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2017 SGSI Course Overview

Adventures in Design Thinking participants experientially explore design thinking methodology.

VPGE 2015

Explore. Experiment. Expand.

Adventures in Design Thinking: A d.school Experience

  • Leticia Britos Cavagnaro, PhD, adjunct professor and co-director of the University Innovation Fellows program, d.school

  • Colleagues from the d.school and across campus

This immersive workshop will lead students in the experiential exploration of design thinking, a methodology for creative and human-centered problem solving that will prepare them to lead innovation in teams at Stanford and in their careers. Along the way, they will discover different factors that stimulate and inhibit creativity and innovation in individuals, teams, and organizations.

Audience: Open to all graduate students in any discipline who have not previously taken a quarter-long d.school course, as well as postdoctoral fellows, if space allows.


Designing the Professional: Addressing the question, "Once I get my degree, how do I get a life?"

  • Kathy Davies, MS Design, Managing Director, Life Design Lab

  • Co-Instructors: Gabrielle Santa-Donato, lecturer and senior fellow, Life Design Lab; John Armstrong, lecturer and fellow, Life Design Lab; Emily Tsiang, lecturer and fellow, Life Design Lab

What do you want out of life after Stanford? Wondering how to weave together what fits, is doable, and will be truly meaningful? Join us for Designing the Professional. This course applies the innovation principles of design thinking to the "wicked problem" of designing your life and vocation in and beyond Stanford. We'll approach these lifelong questions with a structured framework set in a seminar where you can work out your ideas in conversation with your peers.

Audience: Open to all graduate students in any discipline, as well as postdoctoral fellows, if space allows. If oversubscribed, preference given to doctoral students near completion of their degree.


Digital Humanities: Exploring Social and Cultural Data

  • Elaine Treharne, PhD, professor, English; director, Center for Spatial and Textual Analysis (CESTA)

  • Brian Johnsrud, PhD, co-director, Poetic Media Lab

Digital tools and methods allow today’s students and researchers to ask humanities questions in new and exciting ways. Issues of scale, for instance, can be addressed with digital tools that allow researchers to broaden their archive from dozens to hundreds, thousands, or even millions of objects of analysis. With larger corpora or new modes of analysis, digital humanities projects in this way often unearth and challenge assumptions about form, genre, historical periods, geography, space, and media in ways that would be difficult, if not impossible, without large sets of data and tools with which to study them. In this course, you will get an overview of trends in the digital humanities, with hands-on experience and workshops to explore useful tools for transforming inquiry in the humanities and the analysis of humanistic data.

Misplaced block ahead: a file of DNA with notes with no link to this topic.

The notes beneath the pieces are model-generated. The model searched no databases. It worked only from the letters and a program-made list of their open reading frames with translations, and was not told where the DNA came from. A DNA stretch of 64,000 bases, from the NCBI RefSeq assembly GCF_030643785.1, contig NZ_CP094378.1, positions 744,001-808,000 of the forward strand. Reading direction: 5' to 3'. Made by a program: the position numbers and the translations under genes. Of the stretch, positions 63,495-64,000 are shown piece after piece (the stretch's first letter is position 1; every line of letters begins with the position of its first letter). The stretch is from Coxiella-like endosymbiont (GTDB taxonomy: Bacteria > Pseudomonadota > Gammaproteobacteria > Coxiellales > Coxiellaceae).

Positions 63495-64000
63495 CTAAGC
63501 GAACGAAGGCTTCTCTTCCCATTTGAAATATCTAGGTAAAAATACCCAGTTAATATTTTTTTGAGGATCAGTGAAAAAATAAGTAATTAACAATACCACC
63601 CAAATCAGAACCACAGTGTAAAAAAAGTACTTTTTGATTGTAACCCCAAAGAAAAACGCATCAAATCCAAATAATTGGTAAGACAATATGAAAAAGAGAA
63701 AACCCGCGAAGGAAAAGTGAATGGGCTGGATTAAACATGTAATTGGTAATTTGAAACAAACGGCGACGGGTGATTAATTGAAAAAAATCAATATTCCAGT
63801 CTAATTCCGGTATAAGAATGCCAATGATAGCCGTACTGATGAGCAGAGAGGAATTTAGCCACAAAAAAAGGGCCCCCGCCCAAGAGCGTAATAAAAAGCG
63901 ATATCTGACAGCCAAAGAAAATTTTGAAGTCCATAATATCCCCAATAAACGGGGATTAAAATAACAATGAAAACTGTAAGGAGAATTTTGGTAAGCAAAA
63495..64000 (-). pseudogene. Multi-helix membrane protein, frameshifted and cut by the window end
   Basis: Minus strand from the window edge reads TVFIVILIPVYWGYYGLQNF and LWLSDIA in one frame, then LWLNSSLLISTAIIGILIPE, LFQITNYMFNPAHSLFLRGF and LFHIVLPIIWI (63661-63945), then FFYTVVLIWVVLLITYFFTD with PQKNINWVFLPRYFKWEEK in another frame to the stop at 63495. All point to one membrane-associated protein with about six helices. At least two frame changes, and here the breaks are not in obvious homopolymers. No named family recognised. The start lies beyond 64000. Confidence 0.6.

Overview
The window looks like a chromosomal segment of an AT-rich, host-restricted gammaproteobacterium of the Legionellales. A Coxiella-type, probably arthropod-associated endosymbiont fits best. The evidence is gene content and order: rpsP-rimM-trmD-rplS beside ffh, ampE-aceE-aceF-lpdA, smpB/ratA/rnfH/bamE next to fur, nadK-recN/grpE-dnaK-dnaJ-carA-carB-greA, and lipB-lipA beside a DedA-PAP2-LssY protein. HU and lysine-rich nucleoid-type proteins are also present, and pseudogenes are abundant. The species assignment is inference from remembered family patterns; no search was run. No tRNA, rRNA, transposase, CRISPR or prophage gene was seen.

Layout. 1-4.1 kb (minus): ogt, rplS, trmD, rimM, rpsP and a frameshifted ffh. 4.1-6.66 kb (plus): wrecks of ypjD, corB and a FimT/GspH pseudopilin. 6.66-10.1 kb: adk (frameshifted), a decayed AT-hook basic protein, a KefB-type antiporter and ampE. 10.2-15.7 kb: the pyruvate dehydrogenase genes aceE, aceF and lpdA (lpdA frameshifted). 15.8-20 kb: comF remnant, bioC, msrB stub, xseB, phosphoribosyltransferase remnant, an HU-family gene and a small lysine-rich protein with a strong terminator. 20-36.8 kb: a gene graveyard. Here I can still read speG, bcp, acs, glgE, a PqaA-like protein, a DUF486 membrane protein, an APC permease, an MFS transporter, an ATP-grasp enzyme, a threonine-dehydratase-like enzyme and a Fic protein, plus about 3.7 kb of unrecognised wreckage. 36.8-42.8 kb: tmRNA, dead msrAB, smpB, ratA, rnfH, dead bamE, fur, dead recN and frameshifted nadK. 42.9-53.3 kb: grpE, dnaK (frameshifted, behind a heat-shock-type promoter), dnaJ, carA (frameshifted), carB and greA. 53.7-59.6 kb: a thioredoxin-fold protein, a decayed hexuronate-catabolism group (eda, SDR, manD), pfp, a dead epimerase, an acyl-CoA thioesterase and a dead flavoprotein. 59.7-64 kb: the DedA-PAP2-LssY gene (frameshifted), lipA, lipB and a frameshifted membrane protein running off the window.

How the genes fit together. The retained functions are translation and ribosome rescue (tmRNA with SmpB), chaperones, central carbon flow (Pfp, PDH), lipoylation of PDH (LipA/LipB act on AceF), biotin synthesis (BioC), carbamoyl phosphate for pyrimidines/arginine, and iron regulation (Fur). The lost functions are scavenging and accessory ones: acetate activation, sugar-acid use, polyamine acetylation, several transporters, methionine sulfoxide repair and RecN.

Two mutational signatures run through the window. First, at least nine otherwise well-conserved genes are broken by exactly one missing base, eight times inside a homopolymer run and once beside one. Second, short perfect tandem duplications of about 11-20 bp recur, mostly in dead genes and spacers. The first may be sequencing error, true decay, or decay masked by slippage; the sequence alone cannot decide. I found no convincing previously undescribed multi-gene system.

Audience: Open to all graduate students in any discipline, as well as postdoctoral fellows, if space allows.


Energy@Stanford&SLAC: Energy Research for the 21st Century

  • Sally Benson, PhD, co-director, Precourt Institute for Energy; director, Global Climate and Energy Project (GCEP); professor, Energy Resources Engineering

  • Tom Devereaux, PhD, director, Stanford Institute for Materials and Energy Sciences (SIMES); professor, Photon Science, SLAC National Accelerator Laboratory; senior fellow, Precourt Institute for Energy

  • Arun Majumdar, PhD, co-director, Precourt Institute for Energy; professor, Mechanical Engineering and Materials Science and Engineering (by courtesy)

Incoming Stanford graduate and professional school students. Jumpstart your energy education at Stanford. Build your personal energy network at Stanford and hear about current research from over 30 distinguished Stanford energy faculty and expert speakers. Develop a broad perspective on energy and meet Silicon Valley energy entrepreneurs. Compete in the Energy & Carbon Market team challenge. Visit Stanford's state-of-the-art Central Energy Facility and take an optional half-day tour of SLAC National Accelerator Laboratory. This four-and-a-half-day course will allow you to meet fellow incoming graduate and professional school students who share an interest in energy, and build an interdisciplinary community across campus. An energy background is not required; students from all schools and departments are encouraged to apply.